Another bird related highlight of the month was getting a new tattoo.  I reached my 300th bird in February, so I decided to get a new tattoo.  I determined that the new tattoo would be a snowy owl, as this was the first bird that I saw in 2018 and the last one I saw in 2017.  It has been an irruption year for snowy owls, so there have been more than usual in my area.  I had not seen one before this year, so seeing them several times this winter has been special.  I felt that the snowy owl was a good choice since it represents this year (due to more being around) and winter in general.  I also thought that the white contrasted well with the black of my raven tattoo.  Although the birds have different shapes, I wanted two birds that at least had a sort of imperfect symmetry with one another.

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Painting:

Another activity that I have engaged in this month is painting.  I have no training in painting or in art in general, but I have always liked creating art from time to time.  This month, I wanted to create a piece of art for an upcoming feminist art show called WTF!   So, I created a painting about how capitalism depends upon the bodies of women to function.  It is a little graphic, but it is meant to convey the idea that the reproductive power of women is used to create the next generation of workers.  Of course, the unpaid care work done by women also ensures the continuation of the working class.  The art show will begin on March 8th and it is my first time participating in a public art show!   The same day that I painted that piece, I also painted the windows of the Solidarity House to look like a forest.  I had promised Adam that I would do this a long time ago, but forgot all about it until recently.  We had several ovenbirds crash against the window and die last fall.  By painting the windows with a scene, we thought we might break up the empty space and prevent bird fatalities next year.   Additionally, I am trying to create a second painting for another feminist art show at UW-Superior.  The piece will also have a labor and feminism theme.  Finally, Jenny wants me to create a painting for an auction that Critter Harbor is hosting.  Critter Harbor is an organization that traps and neuters feral cats.  These cats are returned to the outdoors, but are provided with food and water.  Some may be rehabilitated and adopted.  I think this is all exciting, since it pushes me out of my comfort zone.  I know I am not a great artist.  I know I have a lot of room to improve.  However, I think that I should not be limited by self-doubt or imperfection.  If I want to paint, I should paint- skill or no skill.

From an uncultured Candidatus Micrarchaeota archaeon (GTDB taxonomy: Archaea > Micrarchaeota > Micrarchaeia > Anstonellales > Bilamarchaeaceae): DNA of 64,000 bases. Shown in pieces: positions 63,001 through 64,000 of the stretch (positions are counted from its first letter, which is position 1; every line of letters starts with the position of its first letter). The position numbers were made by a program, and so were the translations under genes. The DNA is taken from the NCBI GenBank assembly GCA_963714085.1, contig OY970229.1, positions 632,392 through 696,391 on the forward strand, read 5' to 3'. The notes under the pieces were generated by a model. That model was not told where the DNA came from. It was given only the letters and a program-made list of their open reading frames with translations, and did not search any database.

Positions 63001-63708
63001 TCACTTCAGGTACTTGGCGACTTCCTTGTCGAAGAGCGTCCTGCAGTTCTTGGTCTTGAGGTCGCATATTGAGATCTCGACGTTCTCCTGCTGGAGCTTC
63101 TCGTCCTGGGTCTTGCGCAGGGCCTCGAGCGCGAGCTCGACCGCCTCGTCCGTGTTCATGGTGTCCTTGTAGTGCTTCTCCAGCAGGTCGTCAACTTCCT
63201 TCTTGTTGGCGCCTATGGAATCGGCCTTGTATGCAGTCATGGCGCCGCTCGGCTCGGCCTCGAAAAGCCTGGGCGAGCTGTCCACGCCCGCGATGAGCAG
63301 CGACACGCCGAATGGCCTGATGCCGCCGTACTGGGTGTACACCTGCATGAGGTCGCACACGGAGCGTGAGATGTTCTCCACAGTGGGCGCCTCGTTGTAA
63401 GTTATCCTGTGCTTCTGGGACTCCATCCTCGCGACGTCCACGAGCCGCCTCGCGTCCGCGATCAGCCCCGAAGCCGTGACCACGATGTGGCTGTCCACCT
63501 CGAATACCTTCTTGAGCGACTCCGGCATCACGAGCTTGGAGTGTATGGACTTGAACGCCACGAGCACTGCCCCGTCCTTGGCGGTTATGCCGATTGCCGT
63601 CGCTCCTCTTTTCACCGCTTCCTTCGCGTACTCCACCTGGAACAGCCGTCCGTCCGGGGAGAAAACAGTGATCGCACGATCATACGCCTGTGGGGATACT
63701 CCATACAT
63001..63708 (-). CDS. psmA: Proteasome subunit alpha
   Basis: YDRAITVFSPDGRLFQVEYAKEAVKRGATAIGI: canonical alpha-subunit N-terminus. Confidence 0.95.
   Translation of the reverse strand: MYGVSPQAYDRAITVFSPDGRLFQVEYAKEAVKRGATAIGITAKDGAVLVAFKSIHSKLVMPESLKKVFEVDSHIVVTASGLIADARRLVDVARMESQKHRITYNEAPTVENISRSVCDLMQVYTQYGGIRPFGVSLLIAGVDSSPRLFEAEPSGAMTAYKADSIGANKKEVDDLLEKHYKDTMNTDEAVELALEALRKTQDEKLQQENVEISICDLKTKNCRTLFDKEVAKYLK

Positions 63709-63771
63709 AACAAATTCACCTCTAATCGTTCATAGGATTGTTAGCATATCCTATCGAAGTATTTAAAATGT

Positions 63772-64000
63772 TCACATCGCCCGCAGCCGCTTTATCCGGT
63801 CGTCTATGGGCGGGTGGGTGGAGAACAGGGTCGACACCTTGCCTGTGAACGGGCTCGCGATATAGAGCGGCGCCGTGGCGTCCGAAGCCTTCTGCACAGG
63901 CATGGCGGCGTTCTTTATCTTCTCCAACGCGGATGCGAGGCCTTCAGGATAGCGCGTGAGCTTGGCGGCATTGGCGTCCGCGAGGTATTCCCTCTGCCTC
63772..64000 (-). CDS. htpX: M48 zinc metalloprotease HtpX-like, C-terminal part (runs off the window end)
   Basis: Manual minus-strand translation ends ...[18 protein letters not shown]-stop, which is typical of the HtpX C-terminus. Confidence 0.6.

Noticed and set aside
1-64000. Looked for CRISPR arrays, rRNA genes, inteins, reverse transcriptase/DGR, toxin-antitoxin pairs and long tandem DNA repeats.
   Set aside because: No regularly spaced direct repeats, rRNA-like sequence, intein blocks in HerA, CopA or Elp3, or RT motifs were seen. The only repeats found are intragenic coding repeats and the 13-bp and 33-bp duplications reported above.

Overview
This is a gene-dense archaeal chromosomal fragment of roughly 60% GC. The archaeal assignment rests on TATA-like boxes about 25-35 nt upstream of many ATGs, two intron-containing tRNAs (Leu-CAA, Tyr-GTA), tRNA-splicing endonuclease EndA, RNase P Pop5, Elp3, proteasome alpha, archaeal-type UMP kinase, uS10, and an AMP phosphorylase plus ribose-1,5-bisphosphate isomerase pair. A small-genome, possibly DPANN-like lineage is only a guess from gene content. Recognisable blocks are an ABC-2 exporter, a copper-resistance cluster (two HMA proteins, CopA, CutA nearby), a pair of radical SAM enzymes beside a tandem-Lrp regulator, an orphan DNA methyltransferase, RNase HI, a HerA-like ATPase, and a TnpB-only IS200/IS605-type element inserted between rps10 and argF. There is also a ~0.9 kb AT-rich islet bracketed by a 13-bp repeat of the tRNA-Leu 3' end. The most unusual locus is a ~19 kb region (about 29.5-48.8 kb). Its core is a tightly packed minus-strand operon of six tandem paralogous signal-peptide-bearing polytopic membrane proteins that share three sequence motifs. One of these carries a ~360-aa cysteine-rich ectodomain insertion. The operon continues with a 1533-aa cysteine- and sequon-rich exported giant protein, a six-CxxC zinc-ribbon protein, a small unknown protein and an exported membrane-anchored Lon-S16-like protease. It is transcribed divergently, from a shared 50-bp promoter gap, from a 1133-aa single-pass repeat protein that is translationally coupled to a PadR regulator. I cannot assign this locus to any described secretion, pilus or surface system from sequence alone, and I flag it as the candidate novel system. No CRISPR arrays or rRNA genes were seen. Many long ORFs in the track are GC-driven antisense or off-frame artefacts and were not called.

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Trivia: